# Numerical chords

In a C9, there is the 1st, 3rd, 5th, 7th, and 9th degree in the C major scale despite not having a 7 in the chord. Is the same true for chords with sharp or flat degrees, such as a C ♯9? Would that have a 7 in it, or would I have to classify it as a C7 ♯9?

All 9th chords imply the inclusion of a flat seventh. This includes sharp and flat 9th chords (#9 and b9).

However, there is a good reason why the 7 would usually be included in sharp and flat 9th chord names. It is because it may be unclear whether the sharp or flat symbol is "attached" to the 9 or the letter name of the chord. A couple of examples will suffice to show this confusion:

• C#9 would be expected to be the name for the notes C#, E#, G#, B, D#. In other words a dominant 9th chord with root C#. To get the notes C, E, G, Bb, D# you should write C7#9

• Cb9 would be expected to be the name for the notes Cb, Eb, Gb, Bbb, Db. In other words a dominant 9th chord with root Cb. To get the notes C, E, G, Bb, Db you should write C7b9

By default, any chord with an "extension" higher than 7 includes that lowered 7th. So C9, C11, and C13 all have a B♭ implied in the chord. It doesn't matter what the accidental is on the 9, 11, or 13, the 7 will always be ♭7.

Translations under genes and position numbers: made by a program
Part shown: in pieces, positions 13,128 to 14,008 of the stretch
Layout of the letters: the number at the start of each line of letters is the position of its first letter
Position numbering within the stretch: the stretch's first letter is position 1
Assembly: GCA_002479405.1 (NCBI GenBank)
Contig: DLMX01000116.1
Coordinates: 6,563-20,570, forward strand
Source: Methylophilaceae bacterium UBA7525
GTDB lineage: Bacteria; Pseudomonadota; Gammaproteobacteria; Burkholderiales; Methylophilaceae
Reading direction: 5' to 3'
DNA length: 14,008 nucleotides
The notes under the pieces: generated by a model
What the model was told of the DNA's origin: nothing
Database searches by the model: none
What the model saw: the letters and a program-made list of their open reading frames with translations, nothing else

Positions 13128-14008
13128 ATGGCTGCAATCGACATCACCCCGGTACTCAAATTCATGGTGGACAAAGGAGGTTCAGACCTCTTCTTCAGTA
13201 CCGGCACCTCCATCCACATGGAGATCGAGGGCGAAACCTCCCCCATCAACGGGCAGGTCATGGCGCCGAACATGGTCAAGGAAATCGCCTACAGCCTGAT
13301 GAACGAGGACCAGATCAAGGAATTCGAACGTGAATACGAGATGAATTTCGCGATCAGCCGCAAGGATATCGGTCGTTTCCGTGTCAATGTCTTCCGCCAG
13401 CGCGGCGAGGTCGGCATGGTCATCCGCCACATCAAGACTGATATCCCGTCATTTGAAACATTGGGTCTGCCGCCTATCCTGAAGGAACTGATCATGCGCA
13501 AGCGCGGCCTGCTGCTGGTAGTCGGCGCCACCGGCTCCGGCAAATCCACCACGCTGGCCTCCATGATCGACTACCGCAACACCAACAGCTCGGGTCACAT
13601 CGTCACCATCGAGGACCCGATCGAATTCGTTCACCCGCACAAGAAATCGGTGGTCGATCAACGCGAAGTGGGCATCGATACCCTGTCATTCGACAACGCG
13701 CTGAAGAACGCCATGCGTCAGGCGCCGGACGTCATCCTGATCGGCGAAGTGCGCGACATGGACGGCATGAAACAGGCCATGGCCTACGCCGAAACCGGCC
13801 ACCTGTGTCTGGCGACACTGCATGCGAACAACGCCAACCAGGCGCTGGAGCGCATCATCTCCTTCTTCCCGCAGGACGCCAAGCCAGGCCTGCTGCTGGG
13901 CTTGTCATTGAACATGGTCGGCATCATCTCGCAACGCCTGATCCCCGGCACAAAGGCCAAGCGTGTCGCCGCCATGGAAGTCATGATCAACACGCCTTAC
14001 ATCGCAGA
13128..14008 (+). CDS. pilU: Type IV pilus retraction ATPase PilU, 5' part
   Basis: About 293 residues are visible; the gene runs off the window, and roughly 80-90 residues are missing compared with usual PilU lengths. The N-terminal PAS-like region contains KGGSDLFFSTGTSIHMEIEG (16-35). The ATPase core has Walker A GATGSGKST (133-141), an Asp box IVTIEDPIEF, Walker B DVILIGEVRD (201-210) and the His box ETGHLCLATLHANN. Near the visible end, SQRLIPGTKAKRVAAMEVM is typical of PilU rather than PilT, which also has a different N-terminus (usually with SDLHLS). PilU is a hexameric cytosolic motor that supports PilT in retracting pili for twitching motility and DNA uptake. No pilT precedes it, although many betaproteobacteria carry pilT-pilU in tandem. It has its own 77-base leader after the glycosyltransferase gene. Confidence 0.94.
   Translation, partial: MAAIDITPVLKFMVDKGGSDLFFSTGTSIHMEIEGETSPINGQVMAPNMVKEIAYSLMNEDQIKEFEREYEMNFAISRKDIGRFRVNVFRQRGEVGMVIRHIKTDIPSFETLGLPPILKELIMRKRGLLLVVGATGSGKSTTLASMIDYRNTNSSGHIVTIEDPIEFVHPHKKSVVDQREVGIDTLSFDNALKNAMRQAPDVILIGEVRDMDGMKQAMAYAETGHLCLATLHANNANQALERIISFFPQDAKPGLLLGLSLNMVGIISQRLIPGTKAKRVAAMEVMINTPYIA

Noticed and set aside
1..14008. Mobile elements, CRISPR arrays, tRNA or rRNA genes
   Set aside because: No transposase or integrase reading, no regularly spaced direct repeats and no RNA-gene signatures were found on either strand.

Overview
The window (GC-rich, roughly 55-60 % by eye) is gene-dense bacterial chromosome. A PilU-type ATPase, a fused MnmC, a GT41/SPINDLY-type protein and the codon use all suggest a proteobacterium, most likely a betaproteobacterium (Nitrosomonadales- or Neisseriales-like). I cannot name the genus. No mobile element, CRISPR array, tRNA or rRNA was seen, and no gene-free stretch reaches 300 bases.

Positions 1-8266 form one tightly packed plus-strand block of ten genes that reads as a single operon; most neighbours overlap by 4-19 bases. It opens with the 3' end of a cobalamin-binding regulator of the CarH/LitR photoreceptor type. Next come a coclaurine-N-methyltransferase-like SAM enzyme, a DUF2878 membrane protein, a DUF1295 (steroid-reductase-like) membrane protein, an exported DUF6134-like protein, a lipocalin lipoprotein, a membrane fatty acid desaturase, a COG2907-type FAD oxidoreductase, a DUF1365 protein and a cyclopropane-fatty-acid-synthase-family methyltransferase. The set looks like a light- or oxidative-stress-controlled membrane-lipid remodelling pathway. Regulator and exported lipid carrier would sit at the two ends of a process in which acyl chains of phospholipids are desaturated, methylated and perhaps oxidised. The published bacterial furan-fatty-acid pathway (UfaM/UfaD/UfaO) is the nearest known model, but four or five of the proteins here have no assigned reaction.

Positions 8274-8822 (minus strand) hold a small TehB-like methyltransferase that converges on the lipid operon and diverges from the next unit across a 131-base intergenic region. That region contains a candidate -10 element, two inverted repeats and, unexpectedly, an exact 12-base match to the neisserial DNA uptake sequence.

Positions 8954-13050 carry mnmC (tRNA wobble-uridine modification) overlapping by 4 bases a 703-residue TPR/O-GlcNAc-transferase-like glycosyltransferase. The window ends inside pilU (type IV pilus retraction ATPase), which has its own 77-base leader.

(Thus your first sentence is technically incorrect; the 7th is not the 7th degree of the C major scale, it's actually the lowered 7th degree of the C major scale. This is because these are all dominant-functioning chords, so they're really acting in the key of which C is the dominant. This key is F, which has a B♭ in the key signature, hence having to lower the seventh from B♮ to B♭.)

So:

• C9: C, E, G, B♭, D
• C ♭9: C, E, G, B♭, D♭
• C ♯11: C, E, (G), B♭, F♯ [in this case, the G is often omitted so as not to clash with the F♯]

Etc.

Note that "C ♯11" and "C♯ 11" are two different animals. The first is a C7 chord with a ♯11 added, the second is a C♯ chord with a 7 and 11 added. Make sure you're aware which is which. In other words, make sure you know if the accidental applies to the chordal root or to the extension.

The question is not crystal clear to me. Do you mean 'does it HAVE to have a seventh in it', or 'why is the seventh actually not in the key'?

Richard answered the first, but be aware that by calling a chord just a 9th will incorporate the flattened 7th and an ordinary 9th. As Richard stated, it's because it becomes the dominant chord in the key of its IV. Thus C9 contains Bb, as the assumed key is F, containing that Bb, not the expected B.

Also, there are major 9ths and minor 9ths, both containing a 9th, obviously, but the 7th part in maj9 is a major 7, while it's a min7 (b7) in the min9.

If you're talking about a 9th chord without the 7th included, then it's 'add9'. Thus Cadd9 will be C,E,G and D. Rather different from Csus2, which omits the E.